The significance of Schutte’s research is in the fact that the author provided the practical recommendations not only for PMH specialists but also for nurses, while accentuating their roles in identifying individuals with the risk of Alzheimer’s disease and in providing necessary supportive interventions. Furthermore, the researcher provided the sound argument why it is ineffective to use such types of testing in asymptomatic children and compared the advantages of different approaches to discovering and analyzing genes. Thus, Schutte concluded that the predictive genetic testing was an effective and cost-efficient approach that should be chosen by PMH specialists in order to discuss the probability of development of Alzheimer’s disease in patients. The bias in the research is limited because of the focus on the review of the recent studies. This research provides the additional evidence to discuss the role of genetic testing in diagnosing Alzheimer’s disease. The research is useful to understand opportunities for predicting Alzheimer’s disease and communicating its risks.

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References

Bonnel, W. (2013). Becoming part of the plan to help conquer Alzheimer’s disease: The National Alzheimer’s Project Act. Journal of Gerontological Nursing, 39(8), 9-11.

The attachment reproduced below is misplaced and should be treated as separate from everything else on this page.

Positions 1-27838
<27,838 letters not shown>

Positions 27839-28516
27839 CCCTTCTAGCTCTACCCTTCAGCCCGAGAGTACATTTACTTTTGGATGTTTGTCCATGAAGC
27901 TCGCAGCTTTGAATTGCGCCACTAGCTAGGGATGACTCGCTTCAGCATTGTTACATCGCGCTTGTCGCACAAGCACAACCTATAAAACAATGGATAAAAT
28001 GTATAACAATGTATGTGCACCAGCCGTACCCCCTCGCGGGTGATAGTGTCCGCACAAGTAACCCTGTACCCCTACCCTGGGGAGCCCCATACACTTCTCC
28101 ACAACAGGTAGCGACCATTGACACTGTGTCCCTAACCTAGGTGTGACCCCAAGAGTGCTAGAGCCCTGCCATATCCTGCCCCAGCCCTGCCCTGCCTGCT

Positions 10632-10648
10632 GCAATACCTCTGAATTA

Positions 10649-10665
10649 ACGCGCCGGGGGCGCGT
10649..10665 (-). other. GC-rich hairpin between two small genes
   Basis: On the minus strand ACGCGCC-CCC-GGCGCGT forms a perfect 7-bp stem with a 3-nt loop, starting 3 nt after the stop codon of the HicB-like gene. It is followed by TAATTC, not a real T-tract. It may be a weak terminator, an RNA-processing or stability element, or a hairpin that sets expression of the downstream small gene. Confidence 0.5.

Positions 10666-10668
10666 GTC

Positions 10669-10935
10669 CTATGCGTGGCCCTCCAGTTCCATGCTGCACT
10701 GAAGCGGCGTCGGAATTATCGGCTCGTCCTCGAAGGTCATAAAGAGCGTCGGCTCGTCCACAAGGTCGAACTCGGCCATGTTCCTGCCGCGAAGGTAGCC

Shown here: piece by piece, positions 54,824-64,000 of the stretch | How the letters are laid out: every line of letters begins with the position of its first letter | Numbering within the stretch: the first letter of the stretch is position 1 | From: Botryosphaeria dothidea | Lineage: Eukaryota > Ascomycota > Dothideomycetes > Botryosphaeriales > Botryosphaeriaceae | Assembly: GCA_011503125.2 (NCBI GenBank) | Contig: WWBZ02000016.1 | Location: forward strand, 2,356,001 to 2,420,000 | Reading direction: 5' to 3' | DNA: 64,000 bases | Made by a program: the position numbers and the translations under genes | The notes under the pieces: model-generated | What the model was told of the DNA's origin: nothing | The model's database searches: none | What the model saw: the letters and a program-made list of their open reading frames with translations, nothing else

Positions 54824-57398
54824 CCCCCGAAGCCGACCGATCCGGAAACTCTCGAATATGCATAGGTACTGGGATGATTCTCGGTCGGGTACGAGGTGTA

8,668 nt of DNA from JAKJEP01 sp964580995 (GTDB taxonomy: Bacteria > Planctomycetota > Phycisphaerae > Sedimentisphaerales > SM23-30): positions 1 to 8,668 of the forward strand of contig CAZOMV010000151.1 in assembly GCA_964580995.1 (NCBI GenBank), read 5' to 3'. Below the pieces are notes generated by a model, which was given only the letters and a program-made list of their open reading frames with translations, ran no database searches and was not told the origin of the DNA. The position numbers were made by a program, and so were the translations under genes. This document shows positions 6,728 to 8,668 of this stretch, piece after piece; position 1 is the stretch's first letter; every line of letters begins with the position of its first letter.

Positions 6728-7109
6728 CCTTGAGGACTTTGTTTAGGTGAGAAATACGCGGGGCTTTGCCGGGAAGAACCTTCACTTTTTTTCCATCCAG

Can Alzheimer’s disease be prevented? (2009). Journal of Practical Nursing, 59(2), 8-13. Web.

Harder, K. (2012). Management of clients with Alzheimer’s dementia and co-morbid depression. Australian Nursing Journal, 19(9), 35. Web.

Schutte, D. (2013). Genetic testing and Alzheimer’s disease: Implications for psychiatric-mental health nursing. Journal of Psychosocial Nursing & Mental Health Services, 51(11), 14-18.

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NursingBird. (2022, April 25). Alzheimer's Disease: Qualitative Research. Retrieved from https://nursingbird.com/alzheimers-disease-qualitative-research/

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NursingBird. (2022, April 25). Alzheimer's Disease: Qualitative Research. https://nursingbird.com/alzheimers-disease-qualitative-research/

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"Alzheimer's Disease: Qualitative Research." NursingBird, 25 Apr. 2022, nursingbird.com/alzheimers-disease-qualitative-research/.

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NursingBird. (2022) 'Alzheimer's Disease: Qualitative Research'. 25 April.

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NursingBird. 2022. "Alzheimer's Disease: Qualitative Research." April 25, 2022. https://nursingbird.com/alzheimers-disease-qualitative-research/.

1. NursingBird. "Alzheimer's Disease: Qualitative Research." April 25, 2022. https://nursingbird.com/alzheimers-disease-qualitative-research/.


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NursingBird. "Alzheimer's Disease: Qualitative Research." April 25, 2022. https://nursingbird.com/alzheimers-disease-qualitative-research/.